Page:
This work was supported by the National Natural Science Foundation of China (Grant Number 81972886 and Grant Number 81773272); National Science and Technology Major New Drug Innovation Project (Grant Number 2018ZX09731013).

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Authors

Contributions

WZ, MB, and YD designed the project; KG, JJ, CX, YD, DL, DH, DZ, JY, and YS performed the experiments; KG, JJ, and YD analyzed the data and wrote the manuscript. All authors read and approved the final manuscript.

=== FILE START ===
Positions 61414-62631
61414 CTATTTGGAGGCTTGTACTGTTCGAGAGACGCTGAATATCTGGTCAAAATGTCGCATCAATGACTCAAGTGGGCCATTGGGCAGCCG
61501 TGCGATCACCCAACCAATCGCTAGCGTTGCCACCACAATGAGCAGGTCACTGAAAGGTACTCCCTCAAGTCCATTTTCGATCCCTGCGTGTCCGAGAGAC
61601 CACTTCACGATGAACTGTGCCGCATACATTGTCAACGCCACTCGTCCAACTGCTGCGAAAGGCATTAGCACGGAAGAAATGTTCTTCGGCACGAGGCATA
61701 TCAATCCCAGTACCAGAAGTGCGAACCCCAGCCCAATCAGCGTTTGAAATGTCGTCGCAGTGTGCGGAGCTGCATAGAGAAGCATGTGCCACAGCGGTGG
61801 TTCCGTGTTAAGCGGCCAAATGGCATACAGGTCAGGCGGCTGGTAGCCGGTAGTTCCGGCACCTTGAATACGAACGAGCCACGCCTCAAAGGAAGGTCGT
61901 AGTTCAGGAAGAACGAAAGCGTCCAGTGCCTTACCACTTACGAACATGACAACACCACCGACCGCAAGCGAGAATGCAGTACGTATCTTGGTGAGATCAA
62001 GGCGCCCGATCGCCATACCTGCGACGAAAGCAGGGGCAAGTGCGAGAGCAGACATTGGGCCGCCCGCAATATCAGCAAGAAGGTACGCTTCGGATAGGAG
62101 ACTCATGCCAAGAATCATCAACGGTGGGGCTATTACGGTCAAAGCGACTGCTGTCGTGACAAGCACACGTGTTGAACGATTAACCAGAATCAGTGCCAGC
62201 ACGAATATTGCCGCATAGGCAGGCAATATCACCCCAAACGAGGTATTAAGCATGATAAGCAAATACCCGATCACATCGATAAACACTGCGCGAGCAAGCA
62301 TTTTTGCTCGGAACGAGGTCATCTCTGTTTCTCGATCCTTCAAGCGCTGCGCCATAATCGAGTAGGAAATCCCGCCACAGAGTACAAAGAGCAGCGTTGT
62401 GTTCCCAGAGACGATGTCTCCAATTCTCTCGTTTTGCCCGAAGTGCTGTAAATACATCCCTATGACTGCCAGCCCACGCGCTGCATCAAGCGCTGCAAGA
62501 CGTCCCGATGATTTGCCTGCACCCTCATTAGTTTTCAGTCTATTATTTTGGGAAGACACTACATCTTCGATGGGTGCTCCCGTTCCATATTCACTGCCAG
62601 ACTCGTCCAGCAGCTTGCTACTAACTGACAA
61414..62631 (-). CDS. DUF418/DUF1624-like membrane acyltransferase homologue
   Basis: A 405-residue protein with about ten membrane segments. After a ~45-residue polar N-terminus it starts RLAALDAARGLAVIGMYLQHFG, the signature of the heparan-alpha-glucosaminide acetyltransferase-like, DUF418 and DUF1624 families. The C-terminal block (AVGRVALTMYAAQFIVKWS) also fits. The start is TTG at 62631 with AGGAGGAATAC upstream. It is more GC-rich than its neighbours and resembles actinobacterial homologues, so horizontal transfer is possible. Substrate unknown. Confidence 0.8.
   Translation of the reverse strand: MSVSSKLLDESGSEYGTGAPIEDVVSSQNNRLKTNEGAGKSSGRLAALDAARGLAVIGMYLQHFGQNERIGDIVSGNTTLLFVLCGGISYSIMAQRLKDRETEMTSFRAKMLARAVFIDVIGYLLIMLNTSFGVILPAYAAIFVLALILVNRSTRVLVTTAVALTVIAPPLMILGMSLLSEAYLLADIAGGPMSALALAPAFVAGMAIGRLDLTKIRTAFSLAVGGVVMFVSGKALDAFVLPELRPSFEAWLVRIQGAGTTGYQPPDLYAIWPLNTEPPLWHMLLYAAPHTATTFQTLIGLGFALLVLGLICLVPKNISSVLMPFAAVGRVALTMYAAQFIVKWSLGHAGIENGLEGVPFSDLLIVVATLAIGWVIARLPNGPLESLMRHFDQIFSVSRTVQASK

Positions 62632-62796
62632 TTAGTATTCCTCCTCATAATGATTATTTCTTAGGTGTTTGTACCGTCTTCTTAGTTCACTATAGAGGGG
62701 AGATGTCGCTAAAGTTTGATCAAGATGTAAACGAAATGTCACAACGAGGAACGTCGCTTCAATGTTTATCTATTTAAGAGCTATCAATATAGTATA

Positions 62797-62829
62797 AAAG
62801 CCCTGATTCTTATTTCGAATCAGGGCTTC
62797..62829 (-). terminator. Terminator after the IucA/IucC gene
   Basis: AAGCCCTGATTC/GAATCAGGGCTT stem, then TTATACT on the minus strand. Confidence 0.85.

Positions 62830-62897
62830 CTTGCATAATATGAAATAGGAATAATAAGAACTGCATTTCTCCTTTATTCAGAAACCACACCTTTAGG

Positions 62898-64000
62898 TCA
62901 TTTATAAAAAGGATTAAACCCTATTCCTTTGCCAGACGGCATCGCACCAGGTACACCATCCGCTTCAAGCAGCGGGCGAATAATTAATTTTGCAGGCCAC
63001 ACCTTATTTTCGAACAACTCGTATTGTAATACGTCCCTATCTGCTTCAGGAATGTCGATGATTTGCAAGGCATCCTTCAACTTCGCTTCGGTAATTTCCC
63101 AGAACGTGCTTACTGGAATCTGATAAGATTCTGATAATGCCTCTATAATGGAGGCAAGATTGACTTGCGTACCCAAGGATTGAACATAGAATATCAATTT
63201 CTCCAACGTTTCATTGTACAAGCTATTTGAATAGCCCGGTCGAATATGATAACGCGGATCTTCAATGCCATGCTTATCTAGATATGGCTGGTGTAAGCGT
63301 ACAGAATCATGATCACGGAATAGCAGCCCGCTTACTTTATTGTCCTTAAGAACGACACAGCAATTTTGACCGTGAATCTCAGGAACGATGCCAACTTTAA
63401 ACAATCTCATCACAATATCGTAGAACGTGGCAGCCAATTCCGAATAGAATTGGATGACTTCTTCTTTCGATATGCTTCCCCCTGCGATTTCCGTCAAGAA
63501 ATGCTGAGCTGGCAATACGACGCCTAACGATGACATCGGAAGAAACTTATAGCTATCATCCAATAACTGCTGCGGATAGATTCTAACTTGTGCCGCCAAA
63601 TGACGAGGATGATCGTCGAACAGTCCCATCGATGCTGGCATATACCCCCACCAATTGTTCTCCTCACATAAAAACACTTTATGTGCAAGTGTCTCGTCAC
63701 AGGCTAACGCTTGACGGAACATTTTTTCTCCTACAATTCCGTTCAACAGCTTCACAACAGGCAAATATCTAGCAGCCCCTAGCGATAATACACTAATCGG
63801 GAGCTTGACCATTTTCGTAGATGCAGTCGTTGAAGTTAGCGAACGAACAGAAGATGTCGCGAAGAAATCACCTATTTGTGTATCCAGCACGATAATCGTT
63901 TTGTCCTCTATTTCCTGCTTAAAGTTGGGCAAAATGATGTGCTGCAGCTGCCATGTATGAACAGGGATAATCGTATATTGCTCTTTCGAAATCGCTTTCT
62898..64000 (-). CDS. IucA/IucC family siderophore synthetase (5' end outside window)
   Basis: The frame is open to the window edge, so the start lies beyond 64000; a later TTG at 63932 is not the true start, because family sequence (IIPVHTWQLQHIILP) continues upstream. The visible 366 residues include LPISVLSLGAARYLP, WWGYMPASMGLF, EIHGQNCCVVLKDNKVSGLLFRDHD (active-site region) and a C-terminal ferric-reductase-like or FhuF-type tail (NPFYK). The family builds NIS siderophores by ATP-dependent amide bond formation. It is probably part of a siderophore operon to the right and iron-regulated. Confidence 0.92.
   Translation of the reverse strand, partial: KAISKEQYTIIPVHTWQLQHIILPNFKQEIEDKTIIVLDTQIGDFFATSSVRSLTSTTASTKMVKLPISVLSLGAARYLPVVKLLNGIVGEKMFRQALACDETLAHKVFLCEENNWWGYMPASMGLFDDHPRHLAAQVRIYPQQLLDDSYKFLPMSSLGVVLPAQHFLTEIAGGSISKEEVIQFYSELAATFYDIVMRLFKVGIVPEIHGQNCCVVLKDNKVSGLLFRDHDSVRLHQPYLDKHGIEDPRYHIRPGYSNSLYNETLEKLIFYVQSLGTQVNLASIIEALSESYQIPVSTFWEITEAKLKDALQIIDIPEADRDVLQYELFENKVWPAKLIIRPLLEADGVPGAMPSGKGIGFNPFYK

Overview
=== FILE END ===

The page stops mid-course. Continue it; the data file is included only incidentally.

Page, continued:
Corresponding authors

Correspondence to Wei Zhang or Min Bai or Yourong Duan.

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All of the animal experimental procedures were approved by the Institutional Animal Care and Use Committee at Renji Hospital, School of Medicine, Shanghai Jiao Tong University (Shanghai, China).

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All authors agreed to submit this manuscript.

Competing interests

The authors declare that they have no competing interests.

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Supplementary Information

Additional file 1